|Born||January 25, 1955 |
Fort William, Ontario, Canada
|Height||5 ft 11 in (1.80 m)|
|Weight||182 lb (83 kg; 13 st 0 lb)|
|Played for||Boston Bruins|
|NHL Draft||60th overall, 1975|
Rick Adduono (born Richard Norman Adduono on January 25, 1955) is a Canadian professional ice hockey coach and retired professional ice hockey player in the World Hockey Association and the National Hockey League (NHL).
For three seasons, Rick played with St. Catharines in the OHA. During his second year, he led the league in assists and points with 84 and in a year, he scored 135 points. However, he was frequently hampered by injuries during his final season of junior and his stock dropped by the time he became draft eligible.
Rick was drafted by the Boston Bruins of the NHL in the 1975 NHL Amateur Draft and by the San Diego Mariners of the WHA in the 1975 WHA Amateur Draft. The Bruins took him in the fourth round (60th overall) while the Mariners took him in the second round (27th overall).
He only played one game for the Bruins during the 1975-76 season as a callup from the farm team in Rochester.
After two more years with the Rochester Americans, Rick joined Birmingham in the WHA and returned to the NHL for three games with the Atlanta Flames in the 1979-80 season.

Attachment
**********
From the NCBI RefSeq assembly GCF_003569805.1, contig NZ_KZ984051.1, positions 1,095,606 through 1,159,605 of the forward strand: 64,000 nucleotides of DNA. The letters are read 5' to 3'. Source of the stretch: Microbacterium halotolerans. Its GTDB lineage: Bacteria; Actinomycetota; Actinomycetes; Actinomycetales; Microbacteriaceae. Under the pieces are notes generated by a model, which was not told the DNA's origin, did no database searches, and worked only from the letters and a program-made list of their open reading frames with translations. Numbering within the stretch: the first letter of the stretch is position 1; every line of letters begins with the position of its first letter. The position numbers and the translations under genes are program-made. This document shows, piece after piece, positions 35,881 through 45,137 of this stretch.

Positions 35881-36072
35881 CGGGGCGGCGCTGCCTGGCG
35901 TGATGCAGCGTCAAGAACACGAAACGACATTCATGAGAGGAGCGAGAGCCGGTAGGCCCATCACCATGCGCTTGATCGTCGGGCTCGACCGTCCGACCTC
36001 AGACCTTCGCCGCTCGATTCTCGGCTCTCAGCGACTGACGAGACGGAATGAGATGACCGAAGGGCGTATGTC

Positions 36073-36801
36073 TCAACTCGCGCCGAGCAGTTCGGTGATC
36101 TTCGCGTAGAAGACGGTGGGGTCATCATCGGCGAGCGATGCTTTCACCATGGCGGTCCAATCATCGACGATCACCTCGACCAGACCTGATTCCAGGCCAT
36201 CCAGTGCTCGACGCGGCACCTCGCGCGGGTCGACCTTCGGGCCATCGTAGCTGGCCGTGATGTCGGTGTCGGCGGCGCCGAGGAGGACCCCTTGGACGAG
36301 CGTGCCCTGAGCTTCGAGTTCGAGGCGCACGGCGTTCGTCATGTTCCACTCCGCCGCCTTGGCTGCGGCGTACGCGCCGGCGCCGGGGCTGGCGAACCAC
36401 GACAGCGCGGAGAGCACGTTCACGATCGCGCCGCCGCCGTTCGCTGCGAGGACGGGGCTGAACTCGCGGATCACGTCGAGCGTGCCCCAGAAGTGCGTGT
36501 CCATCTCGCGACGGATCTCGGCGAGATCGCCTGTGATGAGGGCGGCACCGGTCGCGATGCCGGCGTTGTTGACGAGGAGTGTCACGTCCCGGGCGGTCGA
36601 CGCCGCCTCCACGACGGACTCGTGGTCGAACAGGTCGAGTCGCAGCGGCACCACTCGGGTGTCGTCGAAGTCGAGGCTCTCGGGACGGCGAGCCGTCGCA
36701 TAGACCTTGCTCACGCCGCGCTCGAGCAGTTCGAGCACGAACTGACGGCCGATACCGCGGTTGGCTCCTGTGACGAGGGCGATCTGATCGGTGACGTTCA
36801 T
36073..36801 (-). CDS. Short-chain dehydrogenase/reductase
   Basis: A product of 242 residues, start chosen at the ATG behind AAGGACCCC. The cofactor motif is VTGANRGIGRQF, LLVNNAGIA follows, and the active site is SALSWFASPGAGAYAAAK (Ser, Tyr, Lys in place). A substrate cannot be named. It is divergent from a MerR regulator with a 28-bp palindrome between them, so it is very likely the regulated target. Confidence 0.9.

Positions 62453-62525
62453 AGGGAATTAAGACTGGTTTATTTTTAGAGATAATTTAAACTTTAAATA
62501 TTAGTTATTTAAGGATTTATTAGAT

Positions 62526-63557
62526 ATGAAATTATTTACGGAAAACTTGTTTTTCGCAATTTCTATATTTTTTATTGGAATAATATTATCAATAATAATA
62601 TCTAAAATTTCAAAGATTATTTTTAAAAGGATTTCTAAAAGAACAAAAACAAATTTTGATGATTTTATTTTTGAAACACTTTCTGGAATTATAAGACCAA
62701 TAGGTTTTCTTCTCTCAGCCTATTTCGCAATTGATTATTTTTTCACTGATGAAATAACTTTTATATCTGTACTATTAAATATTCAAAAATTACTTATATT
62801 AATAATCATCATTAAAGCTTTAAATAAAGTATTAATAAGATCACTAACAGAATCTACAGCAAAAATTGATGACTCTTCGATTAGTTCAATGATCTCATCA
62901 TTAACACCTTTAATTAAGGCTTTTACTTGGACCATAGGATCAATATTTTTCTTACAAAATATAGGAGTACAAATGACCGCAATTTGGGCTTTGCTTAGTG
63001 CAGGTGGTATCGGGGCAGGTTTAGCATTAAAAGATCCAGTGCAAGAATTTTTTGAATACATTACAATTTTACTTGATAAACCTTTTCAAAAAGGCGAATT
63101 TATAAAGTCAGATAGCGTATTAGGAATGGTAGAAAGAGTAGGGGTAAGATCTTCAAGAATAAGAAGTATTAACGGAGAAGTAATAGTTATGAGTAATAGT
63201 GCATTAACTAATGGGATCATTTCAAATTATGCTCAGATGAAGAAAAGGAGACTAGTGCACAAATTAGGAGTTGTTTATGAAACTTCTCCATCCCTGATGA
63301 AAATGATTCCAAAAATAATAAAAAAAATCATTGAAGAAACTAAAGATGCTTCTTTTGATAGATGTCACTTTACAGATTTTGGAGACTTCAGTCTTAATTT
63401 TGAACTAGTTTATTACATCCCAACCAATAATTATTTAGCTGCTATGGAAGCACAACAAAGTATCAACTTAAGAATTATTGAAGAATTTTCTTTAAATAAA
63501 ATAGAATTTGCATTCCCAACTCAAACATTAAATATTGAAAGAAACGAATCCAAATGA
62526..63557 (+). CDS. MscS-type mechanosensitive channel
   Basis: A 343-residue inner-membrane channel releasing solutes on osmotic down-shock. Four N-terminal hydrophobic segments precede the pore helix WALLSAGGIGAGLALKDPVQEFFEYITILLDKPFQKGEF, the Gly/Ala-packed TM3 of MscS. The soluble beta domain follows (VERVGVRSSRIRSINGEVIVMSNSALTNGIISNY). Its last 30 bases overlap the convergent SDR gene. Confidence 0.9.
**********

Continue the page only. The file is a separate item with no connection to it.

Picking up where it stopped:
Rick played hockey in the minors and briefly in Austria before turning to coaching.
In 1990, Rick joined the coaching staff of the Thunder Bay Flyers of the United States Hockey League. He became head coach of the Flyers in 1993 and left the team in 1995 to coach professional minor league hockey.
From 1995 to 1998, he served as the assistant coach for the South Carolina Stingrays of the ECHL.
In 1998, Rick accepted the head coaching position for the Stingrays, leading them to their second Kelly Cup victory in 2001. He left the Stingrays the following year.
For the 2002-2003 and 2003–2004 seasons, he coached the Greensboro Generals, leading them to a Kelly Cup playoff appearance in the 2002-2003 season.
Rick was head coach of the Roanoke Valley Vipers of the United Hockey League. He resigned in September of 2005 to pursue a higher paying job opportunity as a coach in the ECHL.
For the 2005–06 season, Rick was the head coach of the Pensacola Ice Pilots. In July of 2006, he was named head coach of the Long Beach Ice Dogs of the ECHL.
A year later, he signed a contract for the Iserlohn Roosters of the German Deutsche Eishockey Liga. After one year with the Roosters, he accepted the head coach position at fellow DEL side Krefeld Pinguine prior to the 2009-10 season.
Rick guided the team to a second-place finish in the 2013-14 DEL regular season and was named DEL Coach of the Year. On November 3, 2015, he stepped down from his position, but was named the senior advisor.
|1972–73||St. Catharines Black Hawks||OHA||55||45||64||109||58||—||—||—||—||—|
|1973–74||St. Catharines Black Hawks||OHA||70||51||84||135||24||—||—||—||—||—|
|1974–75||St. Catharines Black Hawks||OMJHL||55||27||39||66||31||—||—||—||—||—|
|1980–81||New Haven Nighthawks||AHL||51||6||12||18||57||4||0||1||1||6|
- AHL Second All-Star Team (1978)
- John B. Sollenberger Trophy (Leading Scorer - AHL) (1978) (tied with Gord Brooks)